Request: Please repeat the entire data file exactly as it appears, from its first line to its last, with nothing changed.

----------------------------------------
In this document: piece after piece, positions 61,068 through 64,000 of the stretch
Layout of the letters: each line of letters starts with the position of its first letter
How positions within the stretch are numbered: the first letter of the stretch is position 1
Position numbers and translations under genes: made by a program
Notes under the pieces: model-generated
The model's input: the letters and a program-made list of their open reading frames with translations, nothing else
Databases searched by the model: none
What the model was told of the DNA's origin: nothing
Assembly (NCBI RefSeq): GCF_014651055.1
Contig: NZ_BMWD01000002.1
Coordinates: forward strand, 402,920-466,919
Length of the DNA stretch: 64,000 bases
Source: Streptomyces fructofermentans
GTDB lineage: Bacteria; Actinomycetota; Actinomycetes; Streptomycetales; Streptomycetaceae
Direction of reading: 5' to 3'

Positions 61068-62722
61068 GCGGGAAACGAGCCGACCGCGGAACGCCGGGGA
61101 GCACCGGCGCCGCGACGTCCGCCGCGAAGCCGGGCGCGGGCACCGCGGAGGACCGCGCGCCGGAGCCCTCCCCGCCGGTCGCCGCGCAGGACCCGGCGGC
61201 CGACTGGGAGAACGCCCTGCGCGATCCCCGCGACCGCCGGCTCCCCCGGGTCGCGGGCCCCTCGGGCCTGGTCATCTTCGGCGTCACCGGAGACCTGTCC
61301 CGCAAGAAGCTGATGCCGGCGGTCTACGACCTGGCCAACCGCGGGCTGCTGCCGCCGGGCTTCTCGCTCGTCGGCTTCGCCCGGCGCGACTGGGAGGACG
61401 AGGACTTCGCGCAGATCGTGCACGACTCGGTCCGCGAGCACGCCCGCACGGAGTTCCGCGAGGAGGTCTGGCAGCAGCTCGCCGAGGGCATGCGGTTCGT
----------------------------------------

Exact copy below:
In this document: piece after piece, positions 61,068 through 64,000 of the stretch
Layout of the letters: each line of letters starts with the position of its first letter
How positions within the stretch are numbered: the first letter of the stretch is position 1
Position numbers and translations under genes: made by a program
Notes under the pieces: model-generated
The model's input: the letters and a program-made list of their open reading frames with translations, nothing else
Databases searched by the model: none
What the model was told of the DNA's origin: nothing
Assembly (NCBI RefSeq): GCF_014651055.1
Contig: NZ_BMWD01000002.1
Coordinates: forward strand, 402,920-466,919
Length of the DNA stretch: 64,000 bases
Source: Streptomyces fructofermentans
GTDB lineage: Bacteria; Actinomycetota; Actinomycetes; Streptomycetales; Streptomycetaceae
Direction of reading: 5' to 3'

Positions 61068-62722
61068 GCGGGAAACGAGCCGACCGCGGAACGCCGGGGA
61101 GCACCGGCGCCGCGACGTCCGCCGCGAAGCCGGGCGCGGGCACCGCGGAGGACCGCGCGCCGGAGCCCTCCCCGCCGGTCGCCGCGCAGGACCCGGCGGC
61201 CGACTGGGAGAACGCCCTGCGCGATCCCCGCGACCGCCGGCTCCCCCGGGTCGCGGGCCCCTCGGGCCTGGTCATCTTCGGCGTCACCGGAGACCTGTCC
61301 CGCAAGAAGCTGATGCCGGCGGTCTACGACCTGGCCAACCGCGGGCTGCTGCCGCCGGGCTTCTCGCTCGTCGGCTTCGCCCGGCGCGACTGGGAGGACG
61401 AGGACTTCGCGCAGATCGTGCACGACTCGGTCCGCGAGCACGCCCGCACGGAGTTCCGCGAGGAGGTCTGGCAGCAGCTCGCCGAGGGCATGCGGTTCGT